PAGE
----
This neighbourhood, bound by 107 and 111 Avenues, and 101 and 109 Streets, was named for John Alexander McDougall, a local businessman and mayor who went into business with Richard Secord.

In 1912, the Hudson’s Bay Company (HBC) sold off the remainder of its reserve lands in Edmonton at the height of a local land boom. In 1882, the Dominion of Canada had granted the HBC land reserves around most of its forts in exchange for control of the HBC’s claim to Rupert’s Land. The HBC reserve around Fort Edmonton stretched from 101 Street to 121 Street, and from the river to 118 Avenue, encompassing what is now Central McDougall. The boom collapsed, however, and despite having Edmonton’s only high school (located at the time beside the current Victoria School location), McDougall School (built in 1913), and the Prince of Wales Armouries (completed in 1915), most of the neighbourhood remained vacant. Slow growth led to the almost full development by the 1950s. The HBC had placed a caveat on these reserve lands, limiting any future development to single-family homes. Despite the restrictions, the area was redeveloped in the 1960s and homes south of 108 Avenue were replaced with low-rise apartments and commercial areas spread throughout the neighbourhood. Once again there was redevelopment in the late 1970s but this time some developers were faced with a court action that stemmed from the HBC caveat and apartment projects were blocked. After a lengthy process, Alberta Courts removed the caveat in 1981, paving the way for the present-day multi-use community.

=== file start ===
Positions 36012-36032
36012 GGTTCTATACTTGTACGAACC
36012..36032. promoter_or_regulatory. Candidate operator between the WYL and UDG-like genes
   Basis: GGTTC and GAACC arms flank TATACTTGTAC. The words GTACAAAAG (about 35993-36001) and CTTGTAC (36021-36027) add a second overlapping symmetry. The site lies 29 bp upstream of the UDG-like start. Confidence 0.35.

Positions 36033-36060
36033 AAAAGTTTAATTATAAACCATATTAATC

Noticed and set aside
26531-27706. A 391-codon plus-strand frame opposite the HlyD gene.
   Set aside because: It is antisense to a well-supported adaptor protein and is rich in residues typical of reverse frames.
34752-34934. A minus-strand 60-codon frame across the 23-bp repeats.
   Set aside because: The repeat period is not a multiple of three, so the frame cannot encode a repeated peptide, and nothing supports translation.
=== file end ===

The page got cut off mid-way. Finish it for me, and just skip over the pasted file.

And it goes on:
Over the next decade, Central McDougall was faced with rental rates of almost 96 percent. The community had an above average proportion of homes with a primarily young adult, transient population. Absentee landlords became an issue, the local playground became unsafe and was removed, and the area was perceived as a high crime locale. In 1988 the Canadian National Railyards on 104 Avenue closed and warehouses on either side of 107 Avenue, dependant on rail traffic, shut down. In the 1990s, 107 Avenue from 95 Street to 116 Street was established as a Business Revitalization Zone (BRZ) and renamed the Avenue of Nations. The hope was to capitalize on the area’s cultural diversity and improve the surrounding communities. Although the undertaking didn’t last the decade, it spurred future activity with the hopes of breathing new life into local communities like Central McDougall.


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